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San Diego, CA, February 27, 2012 -- The American Institute of Physics (AIP) has awarded the 2012 AIP Prize for Industrial Applications of Physics to Professor Eric Fullerton for his pioneering work in advancing magnetic recording media. Fullerton is a professor in the departments of Electrical and Computer Engineering, and NanoEngineering at the University of California, San Diego, where he earned a doctorate in physics in 1991.
Fullerton joined the UC San Diego Jacobs School of Engineering faculty in 2007 after years working in industry at both IBM and Hitachi Global Storage Technologies.
The AIP Prize for Industrial Applications of Physics recognizes scientists who have developed proven industrial technologies. Fullerton's work on exchange-coupled magnetic recording media helped enable the last 10 years' worth of growth in the storage densities in disk drives. Magnetic storage plays a key role in audio, video, and computer technology. The exponential growth of digital information contributes to ongoing demand for greater hard drive capacity.
Fullerton is also Director of the Center of Magnetic Recording Research at UC San Diego.
Expanding the capacity of disk drives
In the late 1990s, a limit to drive densities was predicted based on thermal instabilities in the magnetic recording media. Fullerton and the magnetic media team at IBM were able to push back the limit by introducing a thin layer of the element ruthenium sandwiched between magnetic layers. Technically known as antiferromagnetically coupled (AFC) recording media, the innovation was dubbed "pixie dust," due to its seemingly magical ability to improve performance. AFC media's first consumer application was in IBM's Travelstar hard drive products in 2001.
Later at Hitachi Global Storage Technologies (GST), Fullerton continued his work on AFC technology, developing laminated AFC media, in which an additional magnetic layer enabled further gains in storage densities. He also worked on ferromagnetically coupled composite structures that enhanced the performance of currently used perpendicular recording media.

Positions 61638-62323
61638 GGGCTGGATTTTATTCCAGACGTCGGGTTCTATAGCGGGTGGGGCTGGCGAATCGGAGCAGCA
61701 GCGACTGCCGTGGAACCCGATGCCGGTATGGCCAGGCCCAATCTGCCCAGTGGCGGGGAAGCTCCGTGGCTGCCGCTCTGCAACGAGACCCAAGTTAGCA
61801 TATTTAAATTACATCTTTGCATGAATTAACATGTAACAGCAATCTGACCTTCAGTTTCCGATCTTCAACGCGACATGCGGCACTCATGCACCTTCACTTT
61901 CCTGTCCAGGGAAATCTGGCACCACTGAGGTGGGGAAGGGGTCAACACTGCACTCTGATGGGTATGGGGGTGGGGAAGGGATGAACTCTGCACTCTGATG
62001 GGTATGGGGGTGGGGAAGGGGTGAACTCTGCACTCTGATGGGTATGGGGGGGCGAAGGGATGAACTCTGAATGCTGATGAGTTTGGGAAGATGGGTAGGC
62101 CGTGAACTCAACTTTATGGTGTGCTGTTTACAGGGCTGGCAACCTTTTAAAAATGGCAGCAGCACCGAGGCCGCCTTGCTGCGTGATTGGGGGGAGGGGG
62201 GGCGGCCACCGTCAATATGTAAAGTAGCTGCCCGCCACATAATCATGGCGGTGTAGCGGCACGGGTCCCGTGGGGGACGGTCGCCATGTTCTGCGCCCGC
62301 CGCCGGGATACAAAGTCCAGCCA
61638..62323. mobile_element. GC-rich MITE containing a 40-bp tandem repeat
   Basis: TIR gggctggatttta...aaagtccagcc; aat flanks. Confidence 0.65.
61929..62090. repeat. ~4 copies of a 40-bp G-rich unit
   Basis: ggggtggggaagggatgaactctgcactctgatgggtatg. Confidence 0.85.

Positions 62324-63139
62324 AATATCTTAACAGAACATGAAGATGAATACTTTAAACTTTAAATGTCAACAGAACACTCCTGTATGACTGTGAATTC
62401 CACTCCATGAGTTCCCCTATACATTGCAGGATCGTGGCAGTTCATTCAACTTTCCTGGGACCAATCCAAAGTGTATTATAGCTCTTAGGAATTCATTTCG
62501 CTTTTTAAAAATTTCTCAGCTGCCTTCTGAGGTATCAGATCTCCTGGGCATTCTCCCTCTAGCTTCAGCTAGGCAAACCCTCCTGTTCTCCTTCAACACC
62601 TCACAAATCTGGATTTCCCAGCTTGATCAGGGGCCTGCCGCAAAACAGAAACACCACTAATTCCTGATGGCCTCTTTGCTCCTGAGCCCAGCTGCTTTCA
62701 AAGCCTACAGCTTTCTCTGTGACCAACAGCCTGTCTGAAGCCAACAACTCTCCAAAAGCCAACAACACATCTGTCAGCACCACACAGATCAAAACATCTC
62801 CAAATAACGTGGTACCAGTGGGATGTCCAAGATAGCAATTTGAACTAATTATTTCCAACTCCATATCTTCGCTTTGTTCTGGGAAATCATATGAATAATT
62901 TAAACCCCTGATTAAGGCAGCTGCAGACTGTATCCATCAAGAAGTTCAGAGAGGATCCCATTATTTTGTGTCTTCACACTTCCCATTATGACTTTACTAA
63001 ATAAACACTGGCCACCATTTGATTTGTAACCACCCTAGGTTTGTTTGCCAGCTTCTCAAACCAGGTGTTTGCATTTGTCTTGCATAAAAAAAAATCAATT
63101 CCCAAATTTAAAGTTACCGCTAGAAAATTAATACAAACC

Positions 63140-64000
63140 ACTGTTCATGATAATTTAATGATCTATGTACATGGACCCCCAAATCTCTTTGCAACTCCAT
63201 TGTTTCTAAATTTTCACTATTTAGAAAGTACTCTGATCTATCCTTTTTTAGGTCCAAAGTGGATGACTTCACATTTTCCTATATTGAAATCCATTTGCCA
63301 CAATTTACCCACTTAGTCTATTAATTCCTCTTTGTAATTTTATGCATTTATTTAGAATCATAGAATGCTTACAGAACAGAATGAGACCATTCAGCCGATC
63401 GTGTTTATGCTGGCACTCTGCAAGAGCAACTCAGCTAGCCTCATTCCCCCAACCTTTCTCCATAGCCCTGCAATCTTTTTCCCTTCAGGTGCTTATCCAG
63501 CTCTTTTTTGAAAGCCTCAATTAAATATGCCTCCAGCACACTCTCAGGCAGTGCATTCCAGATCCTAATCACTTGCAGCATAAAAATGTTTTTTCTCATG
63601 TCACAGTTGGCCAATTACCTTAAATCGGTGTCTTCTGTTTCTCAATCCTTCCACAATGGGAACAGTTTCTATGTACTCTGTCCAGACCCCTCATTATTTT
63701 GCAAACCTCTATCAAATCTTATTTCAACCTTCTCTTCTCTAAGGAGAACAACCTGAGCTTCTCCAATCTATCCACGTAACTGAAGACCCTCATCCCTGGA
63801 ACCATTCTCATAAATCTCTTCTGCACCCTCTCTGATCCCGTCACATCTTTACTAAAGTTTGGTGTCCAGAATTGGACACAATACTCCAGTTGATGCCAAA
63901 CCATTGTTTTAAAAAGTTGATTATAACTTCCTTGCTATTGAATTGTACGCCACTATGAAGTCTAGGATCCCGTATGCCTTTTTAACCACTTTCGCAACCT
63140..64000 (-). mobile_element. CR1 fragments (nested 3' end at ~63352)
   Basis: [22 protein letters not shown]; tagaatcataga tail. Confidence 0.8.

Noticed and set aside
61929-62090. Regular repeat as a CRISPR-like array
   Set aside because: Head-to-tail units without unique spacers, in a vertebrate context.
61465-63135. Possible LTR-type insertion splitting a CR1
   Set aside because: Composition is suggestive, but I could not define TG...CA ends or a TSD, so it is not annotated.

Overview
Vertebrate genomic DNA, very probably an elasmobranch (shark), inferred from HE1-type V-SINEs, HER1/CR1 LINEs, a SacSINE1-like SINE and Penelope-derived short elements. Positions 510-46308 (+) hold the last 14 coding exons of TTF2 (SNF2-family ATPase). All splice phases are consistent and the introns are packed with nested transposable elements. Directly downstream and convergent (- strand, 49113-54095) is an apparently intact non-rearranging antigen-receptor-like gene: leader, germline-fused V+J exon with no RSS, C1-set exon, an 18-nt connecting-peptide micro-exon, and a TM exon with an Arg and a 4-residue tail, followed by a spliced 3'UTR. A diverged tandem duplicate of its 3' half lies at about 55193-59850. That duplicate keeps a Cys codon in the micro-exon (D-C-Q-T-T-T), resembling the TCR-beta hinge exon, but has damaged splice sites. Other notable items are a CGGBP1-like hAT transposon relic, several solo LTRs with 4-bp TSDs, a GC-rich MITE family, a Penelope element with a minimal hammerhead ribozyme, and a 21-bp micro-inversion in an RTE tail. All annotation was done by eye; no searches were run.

Since 1956, when IBM built the first magnetic hard disk drive, the number of bits per unit area on a disk surface has increased almost 250 million-fold.
"I am proud of my work at IBM and Hitachi GST and was very gratified and honored to hear of the selection," said Fullerton. "I also was appreciative of the opportunity that I had at IBM and Hitachi GST to work in a great team, including my management team of Hal Rosen, Jim Lyerla, and Currie Munce. They created a fertile environment for creating new ideas and following them through to products."
Fullerton received his bachelor’s degree in physics from Harvey Mudd College in Claremont, Calif., in 1984. While completing his doctorate at UC San Diego, he worked on the growth and characterization of metallic superlattices. Fullerton joined the magnetic films group in the Materials Science Division at Argonne National Laboratory in Lemont, Ill., as a postdoctoral fellow and in 1993 became a staff scientist specializing in the physics of coupled magnetic films.
In 1997, he joined the IBM Almaden Research Center in San Jose, Calif., where he worked until 2003 as a research staff member. He next moved to Hitachi Global Storage Technologies, also in San Jose, as a research staff member and manager of the Fundamentals of Nanostructured Materials Group.
Fullerton has co-authored more than 240 papers in refereed journals and holds 50 U.S. patents, including a patent selected as one of the "Five Patents to Watch" in 2001 by MIT's Technology Review magazine. He was awarded the Argonne Exceptional Performance Award in 1996, Fellowship in the American Physical Society in 1998, the IBM Outstanding Technical Achievement Award in 2002, the IBM Fourth Plateau Invention Achievement Award in 2003, the Hitachi GST Gold Patent Award in 2004 and 2005, Docteur Honoris Causa from Université Henri Poincaré, Nancy, France in 2011, and Fellowship in the Institute of Electrical and Electronics Engineers in 2012.
The award was presented on Feb. 27 at the American Physical Society's 2012 March Meeting in Boston, Mass.
About the Prize
The American Institute of Physics (AIP) is an organization of 10 physical science societies, representing more than 135,000 scientists, engineers, and educators. Established in 1977, the Prize for Industrial Applications of Physics recognizes outstanding contributions by an individual or individuals to the industrial applications of physics. The objectives are to publicize the value of physics research in industry, to encourage physics research in industry, to enhance students' awareness of the role of physics in industrial research.
Jacobs School of Engineering